Chartered Management Institute survey reveals senior managers blame poor management skills for bullying at work

Poor management is believed by senior managers to be the major contributing factor to bullying in the workplace, new research has found.

A survey of 512 senior managers conducted by the Ban Bullying At Work campaign in conjunction with the Chartered Management Institute (CMI) found that two-thirds of respondents believed that their own management was a prime contributing cause of bullying.

One in three respondents said unrealistic targets also contributed to bullying, and more than half (56%) cited authoritarian management styles, while 57% cited personality, and 37% admitted failure to address incidents, as contributing factors.

Seven in 10 managers cited misuse of power as the most prolific type of bullying, while 63% pointed to overbearing supervision, and 55% to exclusion.

Lyn Witheridge, chief executive of Ban Bullying At, said bullying cost UK businesses £18bn a year, with one in four people experiencing bullying in the workplace.

Witheridge said: “We are challenging businesses to speak out against bullying to create workplaces where employees can see clearly that bullying behaviours will not be tolerated. We want to inspire managers to speak out and instil a culture where business is not frightened to stand up to the bullies.”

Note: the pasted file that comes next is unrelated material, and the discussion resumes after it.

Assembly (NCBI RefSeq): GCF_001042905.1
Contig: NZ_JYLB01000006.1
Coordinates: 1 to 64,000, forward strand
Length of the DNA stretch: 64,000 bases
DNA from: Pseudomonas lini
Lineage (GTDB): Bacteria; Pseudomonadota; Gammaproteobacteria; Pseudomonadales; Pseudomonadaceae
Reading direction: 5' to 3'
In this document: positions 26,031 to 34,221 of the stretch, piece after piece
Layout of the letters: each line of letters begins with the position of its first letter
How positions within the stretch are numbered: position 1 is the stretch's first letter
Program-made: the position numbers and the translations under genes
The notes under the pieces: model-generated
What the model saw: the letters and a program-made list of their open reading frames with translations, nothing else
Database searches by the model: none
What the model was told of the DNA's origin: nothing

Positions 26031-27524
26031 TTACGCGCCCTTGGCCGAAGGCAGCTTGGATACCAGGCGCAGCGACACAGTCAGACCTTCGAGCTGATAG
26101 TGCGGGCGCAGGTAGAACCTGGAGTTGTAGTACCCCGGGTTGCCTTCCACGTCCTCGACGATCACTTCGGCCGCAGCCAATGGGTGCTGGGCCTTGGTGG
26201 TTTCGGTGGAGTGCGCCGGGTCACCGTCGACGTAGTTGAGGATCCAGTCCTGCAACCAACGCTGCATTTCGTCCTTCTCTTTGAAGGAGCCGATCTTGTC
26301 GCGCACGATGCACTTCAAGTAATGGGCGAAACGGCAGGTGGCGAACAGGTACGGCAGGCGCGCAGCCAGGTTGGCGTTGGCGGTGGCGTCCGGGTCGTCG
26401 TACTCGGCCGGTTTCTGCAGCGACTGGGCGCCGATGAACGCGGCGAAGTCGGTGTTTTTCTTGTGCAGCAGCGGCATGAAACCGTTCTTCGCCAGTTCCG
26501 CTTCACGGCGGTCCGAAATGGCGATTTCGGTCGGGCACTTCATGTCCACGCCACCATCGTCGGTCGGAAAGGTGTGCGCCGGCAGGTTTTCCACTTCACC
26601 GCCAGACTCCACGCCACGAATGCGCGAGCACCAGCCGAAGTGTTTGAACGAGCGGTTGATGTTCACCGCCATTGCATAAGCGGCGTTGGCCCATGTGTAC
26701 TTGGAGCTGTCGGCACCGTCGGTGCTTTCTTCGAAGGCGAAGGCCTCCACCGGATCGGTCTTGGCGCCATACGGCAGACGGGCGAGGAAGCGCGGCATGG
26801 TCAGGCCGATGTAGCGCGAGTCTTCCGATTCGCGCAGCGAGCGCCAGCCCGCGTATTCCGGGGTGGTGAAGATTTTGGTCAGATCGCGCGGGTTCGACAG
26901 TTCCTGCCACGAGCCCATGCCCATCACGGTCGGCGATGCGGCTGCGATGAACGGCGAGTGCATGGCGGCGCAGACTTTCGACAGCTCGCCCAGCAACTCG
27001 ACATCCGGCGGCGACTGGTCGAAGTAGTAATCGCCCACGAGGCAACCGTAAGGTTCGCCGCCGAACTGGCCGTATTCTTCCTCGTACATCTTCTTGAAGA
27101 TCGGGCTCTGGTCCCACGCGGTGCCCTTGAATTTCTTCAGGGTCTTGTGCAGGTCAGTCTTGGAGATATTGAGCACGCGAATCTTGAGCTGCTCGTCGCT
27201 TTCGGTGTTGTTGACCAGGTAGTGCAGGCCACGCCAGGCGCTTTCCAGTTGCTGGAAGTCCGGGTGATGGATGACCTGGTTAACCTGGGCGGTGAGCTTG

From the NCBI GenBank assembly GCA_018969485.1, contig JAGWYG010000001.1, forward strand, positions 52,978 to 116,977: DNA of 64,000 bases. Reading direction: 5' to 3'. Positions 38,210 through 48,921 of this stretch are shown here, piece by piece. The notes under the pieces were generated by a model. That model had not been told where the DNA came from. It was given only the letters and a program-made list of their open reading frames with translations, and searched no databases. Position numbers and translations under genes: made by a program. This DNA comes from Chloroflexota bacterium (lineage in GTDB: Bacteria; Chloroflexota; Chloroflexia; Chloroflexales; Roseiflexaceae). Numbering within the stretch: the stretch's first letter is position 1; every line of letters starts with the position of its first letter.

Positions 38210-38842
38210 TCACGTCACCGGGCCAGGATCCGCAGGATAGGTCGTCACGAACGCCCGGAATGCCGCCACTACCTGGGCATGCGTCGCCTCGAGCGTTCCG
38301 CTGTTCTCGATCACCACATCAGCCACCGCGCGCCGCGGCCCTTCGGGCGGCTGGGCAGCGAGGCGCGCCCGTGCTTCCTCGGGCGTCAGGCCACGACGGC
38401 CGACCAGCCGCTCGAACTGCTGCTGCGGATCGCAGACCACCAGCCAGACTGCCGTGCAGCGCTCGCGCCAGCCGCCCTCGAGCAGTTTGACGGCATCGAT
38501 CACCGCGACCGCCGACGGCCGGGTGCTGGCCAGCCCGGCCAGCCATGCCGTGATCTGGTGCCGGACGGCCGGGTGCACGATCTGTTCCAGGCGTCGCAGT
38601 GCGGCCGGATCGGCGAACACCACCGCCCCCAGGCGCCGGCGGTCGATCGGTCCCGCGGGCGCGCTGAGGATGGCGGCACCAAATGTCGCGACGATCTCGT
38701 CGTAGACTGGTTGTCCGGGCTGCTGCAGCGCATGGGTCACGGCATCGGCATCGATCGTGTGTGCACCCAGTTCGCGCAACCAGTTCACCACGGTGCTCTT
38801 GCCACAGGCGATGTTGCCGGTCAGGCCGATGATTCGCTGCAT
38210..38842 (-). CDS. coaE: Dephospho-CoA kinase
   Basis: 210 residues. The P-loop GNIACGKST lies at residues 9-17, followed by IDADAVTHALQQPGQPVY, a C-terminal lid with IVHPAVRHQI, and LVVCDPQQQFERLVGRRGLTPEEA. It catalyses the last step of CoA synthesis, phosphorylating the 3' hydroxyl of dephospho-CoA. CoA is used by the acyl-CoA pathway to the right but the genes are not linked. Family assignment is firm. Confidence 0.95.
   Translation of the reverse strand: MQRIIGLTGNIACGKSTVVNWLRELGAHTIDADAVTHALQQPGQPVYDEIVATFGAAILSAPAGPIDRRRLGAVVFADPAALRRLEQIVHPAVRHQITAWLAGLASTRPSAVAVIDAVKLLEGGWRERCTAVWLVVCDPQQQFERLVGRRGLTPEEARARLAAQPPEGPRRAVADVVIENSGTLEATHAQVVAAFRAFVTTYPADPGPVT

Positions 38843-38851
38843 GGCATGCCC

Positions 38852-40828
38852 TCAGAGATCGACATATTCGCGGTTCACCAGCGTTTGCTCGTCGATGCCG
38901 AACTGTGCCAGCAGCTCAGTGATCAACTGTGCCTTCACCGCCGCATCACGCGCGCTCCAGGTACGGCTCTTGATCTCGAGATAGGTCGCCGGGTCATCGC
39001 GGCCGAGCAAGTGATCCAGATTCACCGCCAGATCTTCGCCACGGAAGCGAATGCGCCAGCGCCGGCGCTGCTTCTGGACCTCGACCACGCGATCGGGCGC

Jo Causon, director of marketing and corporate affairs at the CMI said: “Poor management is often at the root of the problem since staff at all levels lack the skills to tackle the issue. Not only do employers need to equip individuals with the ability to manage conflict, they need to create an open, empowering culture to ensure that the potential for bullying is minimised.”

Now in its fifth year, Ban Bullying At Work day will take place on 7 November. The event attracted one million participants in 2006.

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